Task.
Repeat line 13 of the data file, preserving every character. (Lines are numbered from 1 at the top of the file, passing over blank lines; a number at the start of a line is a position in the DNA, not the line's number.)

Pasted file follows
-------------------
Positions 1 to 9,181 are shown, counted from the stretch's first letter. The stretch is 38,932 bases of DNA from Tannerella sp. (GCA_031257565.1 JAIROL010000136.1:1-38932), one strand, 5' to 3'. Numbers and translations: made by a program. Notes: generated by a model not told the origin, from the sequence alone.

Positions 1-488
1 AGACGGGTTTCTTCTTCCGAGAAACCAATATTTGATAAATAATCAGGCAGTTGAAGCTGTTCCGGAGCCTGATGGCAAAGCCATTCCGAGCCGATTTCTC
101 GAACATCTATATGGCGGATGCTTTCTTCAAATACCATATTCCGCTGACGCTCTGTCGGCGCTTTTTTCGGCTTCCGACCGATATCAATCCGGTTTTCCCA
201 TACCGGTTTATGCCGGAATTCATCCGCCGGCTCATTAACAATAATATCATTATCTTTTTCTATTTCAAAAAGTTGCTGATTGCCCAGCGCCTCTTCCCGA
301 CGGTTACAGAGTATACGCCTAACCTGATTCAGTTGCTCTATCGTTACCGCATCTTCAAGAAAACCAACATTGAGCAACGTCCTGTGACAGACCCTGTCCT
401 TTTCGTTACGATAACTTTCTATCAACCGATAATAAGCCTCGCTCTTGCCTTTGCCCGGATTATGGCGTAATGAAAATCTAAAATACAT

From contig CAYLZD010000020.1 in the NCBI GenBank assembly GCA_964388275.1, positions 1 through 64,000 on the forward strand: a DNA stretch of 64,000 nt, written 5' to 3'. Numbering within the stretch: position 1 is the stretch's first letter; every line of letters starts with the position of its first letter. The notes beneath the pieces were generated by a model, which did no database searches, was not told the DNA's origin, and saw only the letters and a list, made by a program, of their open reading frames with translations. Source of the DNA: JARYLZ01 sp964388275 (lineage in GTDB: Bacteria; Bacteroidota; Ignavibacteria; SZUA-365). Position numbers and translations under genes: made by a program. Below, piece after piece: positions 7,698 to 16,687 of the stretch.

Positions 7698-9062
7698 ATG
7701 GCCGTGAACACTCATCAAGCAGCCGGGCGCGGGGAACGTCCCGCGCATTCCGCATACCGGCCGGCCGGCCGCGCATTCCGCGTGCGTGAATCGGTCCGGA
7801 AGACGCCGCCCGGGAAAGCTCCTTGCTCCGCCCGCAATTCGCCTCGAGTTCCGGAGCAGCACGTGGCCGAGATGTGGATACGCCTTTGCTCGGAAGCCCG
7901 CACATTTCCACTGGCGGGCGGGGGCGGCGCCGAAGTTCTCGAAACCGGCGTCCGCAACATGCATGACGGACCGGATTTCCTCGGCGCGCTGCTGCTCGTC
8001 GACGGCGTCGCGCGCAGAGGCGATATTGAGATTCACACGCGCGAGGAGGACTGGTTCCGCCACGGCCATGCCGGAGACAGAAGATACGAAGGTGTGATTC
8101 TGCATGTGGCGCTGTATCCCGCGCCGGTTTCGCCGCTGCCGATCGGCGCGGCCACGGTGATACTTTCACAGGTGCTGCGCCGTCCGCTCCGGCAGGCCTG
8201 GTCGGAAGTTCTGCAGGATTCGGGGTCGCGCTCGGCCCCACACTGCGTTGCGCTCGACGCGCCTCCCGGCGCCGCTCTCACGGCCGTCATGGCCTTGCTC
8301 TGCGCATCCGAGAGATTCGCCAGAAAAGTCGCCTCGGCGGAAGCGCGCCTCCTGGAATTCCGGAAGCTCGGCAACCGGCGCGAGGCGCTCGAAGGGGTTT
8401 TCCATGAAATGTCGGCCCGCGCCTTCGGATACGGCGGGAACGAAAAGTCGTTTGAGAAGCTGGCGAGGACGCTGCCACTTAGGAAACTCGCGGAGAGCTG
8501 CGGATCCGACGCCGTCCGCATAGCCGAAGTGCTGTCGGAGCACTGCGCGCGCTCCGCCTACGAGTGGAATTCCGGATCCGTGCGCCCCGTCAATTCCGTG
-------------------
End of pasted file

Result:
7901 CACATTTCCACTGGCGGGCGGGGGCGGCGCCGAAGTTCTCGAAACCGGCGTCCGCAACATGCATGACGGACCGGATTTCCTCGGCGCGCTGCTGCTCGTC